The political right’s current preoccupation with the ideology of “cultural Marxism” offers a useful guide. First there was Chris Uhlmann’s disturbing account of his rough handling by the ‘politically correct’ twitterati which, in a comment piece for the Australian, he ingeniously traces back to the post-war Frankfurt School’s subversive cultural project to “transmit the intellectual virus (of Marxism) to the United States”.

More recently there were Mark Latham’s insightful observations that the Safe Schools Coalition represented a desperate act by a politically defeated left to send a “neutered Marxist feminist Trojan horse into our schools to re-engineer our children’s sexuality and values” (don’t try too hard to get your head around that or it’ll keep you awake at night).

Former Labor Opposition leader Mark Latham.
Former Labor Opposition leader Mark Latham.

Trying to fully comprehend (and digest) these offerings is difficult, but in essence what Uhlmann and Latham appear to be taking exception to is any attempt to rigorously question the status quo as defined through their right-wing conservative perspective on the world.

Minor policy bickering between the major political parties aside, for them the established social order is not essentially ideological – that is, a legitimately contestable realm of ideas and values subject to relations of power. Instead, it is a fixed, neutral and rational order, built on, as Uhlmann puts it, “foundation stones”.

In this worldview, ideology is the exclusive purview of disaffected out-groups such as feminists, Marxists, and environmentalists, the dissident political views of whom are automatically written-off as forms of radical propaganda and politically correct censorship rather than instances of legitimate free speech.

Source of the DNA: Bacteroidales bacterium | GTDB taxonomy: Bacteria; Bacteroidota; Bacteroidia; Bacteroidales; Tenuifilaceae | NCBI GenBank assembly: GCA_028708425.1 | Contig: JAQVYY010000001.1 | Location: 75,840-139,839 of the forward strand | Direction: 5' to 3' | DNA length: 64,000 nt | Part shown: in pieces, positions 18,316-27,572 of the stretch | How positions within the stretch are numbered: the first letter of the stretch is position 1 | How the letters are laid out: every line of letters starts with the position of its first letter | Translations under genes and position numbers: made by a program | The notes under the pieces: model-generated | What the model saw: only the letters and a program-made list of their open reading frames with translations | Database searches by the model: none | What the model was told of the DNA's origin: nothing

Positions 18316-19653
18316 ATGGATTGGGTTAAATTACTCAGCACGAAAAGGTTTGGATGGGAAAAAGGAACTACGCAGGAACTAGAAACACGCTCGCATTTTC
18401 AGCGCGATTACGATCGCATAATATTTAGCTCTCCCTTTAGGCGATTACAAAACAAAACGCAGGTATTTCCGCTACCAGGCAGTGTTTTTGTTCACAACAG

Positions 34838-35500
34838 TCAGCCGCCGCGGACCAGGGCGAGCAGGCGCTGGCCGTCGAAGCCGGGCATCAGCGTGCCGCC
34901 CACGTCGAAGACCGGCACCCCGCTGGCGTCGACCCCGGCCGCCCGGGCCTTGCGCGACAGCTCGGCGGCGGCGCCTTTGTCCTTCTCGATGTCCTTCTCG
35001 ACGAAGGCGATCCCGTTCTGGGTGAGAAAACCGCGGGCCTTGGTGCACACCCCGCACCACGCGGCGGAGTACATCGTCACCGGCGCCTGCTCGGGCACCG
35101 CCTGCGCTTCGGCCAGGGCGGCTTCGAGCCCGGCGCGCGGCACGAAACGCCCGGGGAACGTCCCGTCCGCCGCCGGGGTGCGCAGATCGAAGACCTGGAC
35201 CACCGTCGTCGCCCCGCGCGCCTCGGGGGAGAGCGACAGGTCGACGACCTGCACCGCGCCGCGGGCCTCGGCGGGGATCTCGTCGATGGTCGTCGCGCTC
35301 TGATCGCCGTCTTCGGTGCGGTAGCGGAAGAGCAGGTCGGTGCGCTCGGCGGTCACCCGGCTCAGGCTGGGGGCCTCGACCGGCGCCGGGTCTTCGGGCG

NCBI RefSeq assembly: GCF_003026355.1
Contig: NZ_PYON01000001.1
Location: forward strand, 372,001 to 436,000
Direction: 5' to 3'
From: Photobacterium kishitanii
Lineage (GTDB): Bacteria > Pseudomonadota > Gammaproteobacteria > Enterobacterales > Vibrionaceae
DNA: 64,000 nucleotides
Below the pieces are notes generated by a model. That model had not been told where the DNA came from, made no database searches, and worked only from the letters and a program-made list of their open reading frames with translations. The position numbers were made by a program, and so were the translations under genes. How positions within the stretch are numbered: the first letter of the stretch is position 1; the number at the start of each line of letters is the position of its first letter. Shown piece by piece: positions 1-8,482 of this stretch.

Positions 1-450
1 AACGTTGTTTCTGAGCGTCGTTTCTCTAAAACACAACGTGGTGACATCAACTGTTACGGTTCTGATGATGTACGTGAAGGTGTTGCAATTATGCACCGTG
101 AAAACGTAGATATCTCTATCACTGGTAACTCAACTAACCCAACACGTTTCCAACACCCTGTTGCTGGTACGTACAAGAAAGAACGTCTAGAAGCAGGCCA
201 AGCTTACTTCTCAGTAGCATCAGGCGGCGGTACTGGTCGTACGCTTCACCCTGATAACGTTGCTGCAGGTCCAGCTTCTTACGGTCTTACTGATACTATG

Yet at the risk of being derided as a transmitter of an intellectual virus by the ABC’s political editor, while there may be a broad consensus on the importance of certain social values, ideology in reality permeates every social order since all such orders are ultimately contingent. They are the result primarily of political choices rather than fixed truths. To believe otherwise would be to ultimately call into question the need for democratic governance, since a static and settled social order would lend itself to autocratic rule.

Though dominant or hegemonic ideologies are popularly conceived as being synonymous with reason and common sense, in reality they function to a significant extent at the symbolic level as allegories or extended metaphors that seek to define, interpret, and classify the social order in ways that are compatible with the specific social interests that they represent. This is typically achieved through the production of various emancipatory myths related to, for instance, prosperity, growth, and personal well-being, the realisation of which is perpetually sabotaged by antagonistic social identities.